Doing Time with Nehru

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It's midnight and there are fists pounding on the door. Authoritative voices shouting, "We're coming in! Get on the floor!" A few terrorized minutes later a family member is dragged out by armed men, disappearing into the night. This scenario is the greatest fear of many twentieth-century families--and to the unlucky, it's a lived reality. For the ethnic Chinese who had been settled in Northern India for many years, 1962 was filled with moments of terror like these.

After the Sino-Indian Border War broke out in 1962, on the authorization of Prime Minister Nehru more than two thousand Chinese-Indians were torn from their homes and placed in local jails before being transported more than one thousand miles to the Deoli internment camp in the Rajasthan desert. Born in Calcutta in 1949 and raised in Darjeeling, Yin Marsh was just thirteen years old when first her father was taken and then she, her grandmother, and eight year old brother were forcibly removed from their home and thrown first into Darjeeling Jail. Upon arrival in Deoli, Yin and her family were assigned to the same bungalow where Prime Minister Nehru himself had done time during India's war for independence.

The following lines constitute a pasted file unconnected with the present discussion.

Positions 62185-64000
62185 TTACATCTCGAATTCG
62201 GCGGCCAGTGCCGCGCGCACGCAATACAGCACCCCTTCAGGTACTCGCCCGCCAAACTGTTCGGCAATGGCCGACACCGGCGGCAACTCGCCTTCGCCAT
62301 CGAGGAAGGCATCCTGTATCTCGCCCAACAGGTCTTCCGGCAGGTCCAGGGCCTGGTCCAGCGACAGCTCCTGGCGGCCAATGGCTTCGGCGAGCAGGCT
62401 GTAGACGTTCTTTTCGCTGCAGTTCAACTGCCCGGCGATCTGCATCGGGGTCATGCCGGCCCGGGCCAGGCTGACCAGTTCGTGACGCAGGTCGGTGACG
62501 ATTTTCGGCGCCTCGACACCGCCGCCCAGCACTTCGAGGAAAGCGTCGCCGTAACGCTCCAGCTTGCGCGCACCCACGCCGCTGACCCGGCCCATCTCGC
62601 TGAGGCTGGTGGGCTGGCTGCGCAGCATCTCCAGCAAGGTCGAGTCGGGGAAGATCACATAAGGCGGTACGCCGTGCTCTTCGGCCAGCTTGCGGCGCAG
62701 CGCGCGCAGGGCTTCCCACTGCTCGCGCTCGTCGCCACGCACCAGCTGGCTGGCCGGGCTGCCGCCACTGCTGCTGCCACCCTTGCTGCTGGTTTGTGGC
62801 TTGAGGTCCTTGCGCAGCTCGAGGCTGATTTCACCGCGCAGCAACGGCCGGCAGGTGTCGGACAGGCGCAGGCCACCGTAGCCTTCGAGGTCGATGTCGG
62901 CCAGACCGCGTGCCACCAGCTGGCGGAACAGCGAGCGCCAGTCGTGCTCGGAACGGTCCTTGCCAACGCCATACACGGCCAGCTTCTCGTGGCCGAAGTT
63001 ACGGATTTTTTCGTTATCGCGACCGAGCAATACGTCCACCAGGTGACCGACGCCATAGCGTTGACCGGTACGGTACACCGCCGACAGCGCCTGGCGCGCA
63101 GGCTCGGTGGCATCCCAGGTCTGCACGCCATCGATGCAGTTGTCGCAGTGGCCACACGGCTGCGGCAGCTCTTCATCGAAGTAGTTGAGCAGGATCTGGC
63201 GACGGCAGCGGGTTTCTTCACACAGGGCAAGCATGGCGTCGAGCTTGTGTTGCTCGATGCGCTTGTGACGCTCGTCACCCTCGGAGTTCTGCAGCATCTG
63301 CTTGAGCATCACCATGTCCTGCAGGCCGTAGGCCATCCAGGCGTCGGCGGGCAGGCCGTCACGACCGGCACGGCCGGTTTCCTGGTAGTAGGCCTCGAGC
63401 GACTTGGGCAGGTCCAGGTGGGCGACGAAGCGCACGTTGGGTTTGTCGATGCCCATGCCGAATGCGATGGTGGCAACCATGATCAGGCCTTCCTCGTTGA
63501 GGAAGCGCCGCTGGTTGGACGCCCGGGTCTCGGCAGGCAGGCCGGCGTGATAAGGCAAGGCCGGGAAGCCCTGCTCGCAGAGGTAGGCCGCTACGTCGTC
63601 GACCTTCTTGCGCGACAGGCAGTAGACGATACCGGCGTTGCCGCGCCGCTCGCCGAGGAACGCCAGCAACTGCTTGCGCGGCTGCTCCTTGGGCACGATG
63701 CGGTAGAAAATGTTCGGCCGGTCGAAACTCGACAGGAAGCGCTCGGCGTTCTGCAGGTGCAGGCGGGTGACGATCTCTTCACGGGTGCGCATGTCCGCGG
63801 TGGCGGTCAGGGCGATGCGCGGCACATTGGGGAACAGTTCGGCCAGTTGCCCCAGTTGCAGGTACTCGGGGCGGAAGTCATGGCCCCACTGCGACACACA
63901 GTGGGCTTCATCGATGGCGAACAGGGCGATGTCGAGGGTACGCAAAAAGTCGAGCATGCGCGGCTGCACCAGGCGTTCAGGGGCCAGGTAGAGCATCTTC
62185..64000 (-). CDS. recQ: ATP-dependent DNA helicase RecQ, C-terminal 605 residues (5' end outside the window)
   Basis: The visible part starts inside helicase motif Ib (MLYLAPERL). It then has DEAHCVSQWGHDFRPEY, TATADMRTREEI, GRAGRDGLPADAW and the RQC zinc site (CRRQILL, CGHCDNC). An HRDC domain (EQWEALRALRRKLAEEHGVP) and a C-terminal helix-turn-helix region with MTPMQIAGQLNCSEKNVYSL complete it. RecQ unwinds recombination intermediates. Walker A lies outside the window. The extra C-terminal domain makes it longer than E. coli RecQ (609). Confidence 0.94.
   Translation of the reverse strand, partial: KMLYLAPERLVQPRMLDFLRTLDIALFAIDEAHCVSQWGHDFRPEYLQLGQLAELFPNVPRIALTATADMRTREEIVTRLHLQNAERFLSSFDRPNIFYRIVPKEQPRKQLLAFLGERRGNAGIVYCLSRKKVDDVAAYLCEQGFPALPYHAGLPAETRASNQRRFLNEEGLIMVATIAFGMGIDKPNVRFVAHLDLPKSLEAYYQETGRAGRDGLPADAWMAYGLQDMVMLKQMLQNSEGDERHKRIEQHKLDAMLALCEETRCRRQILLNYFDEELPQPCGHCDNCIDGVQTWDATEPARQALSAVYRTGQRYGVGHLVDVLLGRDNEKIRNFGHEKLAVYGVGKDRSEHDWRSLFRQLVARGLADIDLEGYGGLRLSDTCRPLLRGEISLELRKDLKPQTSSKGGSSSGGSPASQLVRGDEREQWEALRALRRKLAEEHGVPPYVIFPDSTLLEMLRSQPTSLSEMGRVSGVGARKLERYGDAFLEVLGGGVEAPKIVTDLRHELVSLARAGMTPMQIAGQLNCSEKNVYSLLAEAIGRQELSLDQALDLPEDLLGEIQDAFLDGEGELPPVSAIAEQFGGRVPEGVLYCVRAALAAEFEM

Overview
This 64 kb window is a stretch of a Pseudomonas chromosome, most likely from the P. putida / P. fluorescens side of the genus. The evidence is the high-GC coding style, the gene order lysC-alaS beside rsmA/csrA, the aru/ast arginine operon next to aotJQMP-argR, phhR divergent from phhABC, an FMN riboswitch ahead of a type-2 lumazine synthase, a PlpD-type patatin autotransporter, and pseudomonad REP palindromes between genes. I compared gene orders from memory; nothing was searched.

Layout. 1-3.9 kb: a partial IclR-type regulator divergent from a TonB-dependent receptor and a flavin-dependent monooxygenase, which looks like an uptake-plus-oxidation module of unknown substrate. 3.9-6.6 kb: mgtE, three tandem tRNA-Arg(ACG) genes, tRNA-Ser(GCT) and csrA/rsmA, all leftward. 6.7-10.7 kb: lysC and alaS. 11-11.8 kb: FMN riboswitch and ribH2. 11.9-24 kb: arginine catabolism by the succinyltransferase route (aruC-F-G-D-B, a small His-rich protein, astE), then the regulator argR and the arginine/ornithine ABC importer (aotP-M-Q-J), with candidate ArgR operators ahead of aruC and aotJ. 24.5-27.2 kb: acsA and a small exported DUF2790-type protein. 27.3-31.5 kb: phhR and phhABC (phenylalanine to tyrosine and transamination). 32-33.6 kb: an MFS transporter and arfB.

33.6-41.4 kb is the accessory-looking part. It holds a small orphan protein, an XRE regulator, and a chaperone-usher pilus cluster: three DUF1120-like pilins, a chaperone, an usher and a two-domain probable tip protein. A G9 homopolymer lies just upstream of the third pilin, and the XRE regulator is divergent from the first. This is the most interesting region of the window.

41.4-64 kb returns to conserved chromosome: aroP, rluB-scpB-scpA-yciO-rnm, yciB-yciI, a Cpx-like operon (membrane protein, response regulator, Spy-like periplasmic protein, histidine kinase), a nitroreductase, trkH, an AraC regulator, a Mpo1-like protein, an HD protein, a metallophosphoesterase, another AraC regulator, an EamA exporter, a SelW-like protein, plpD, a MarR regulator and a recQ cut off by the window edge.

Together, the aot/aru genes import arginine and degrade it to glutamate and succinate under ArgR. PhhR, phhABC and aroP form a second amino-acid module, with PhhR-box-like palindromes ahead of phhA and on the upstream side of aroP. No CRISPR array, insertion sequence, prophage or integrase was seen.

Eventually released, Yin emigrated to America with her mother. She attended college, married, and raised her own family, all without telling the story of her emotional trauma. It wasn't until her own college-age daughter began to ask questions and when a friend's wedding would require her to return to her homeland that Yin was finally able to face what had happened to her and her family. In the fascinating memoir Doing Time with Nehru, the little-known history of how the Chinese were treated in post-Independence India is brought to light and through Yin's story, readers can glimpse the hardship, cruelty, and harsh lessons required for survival.

Publication Date: 
July 15, 2016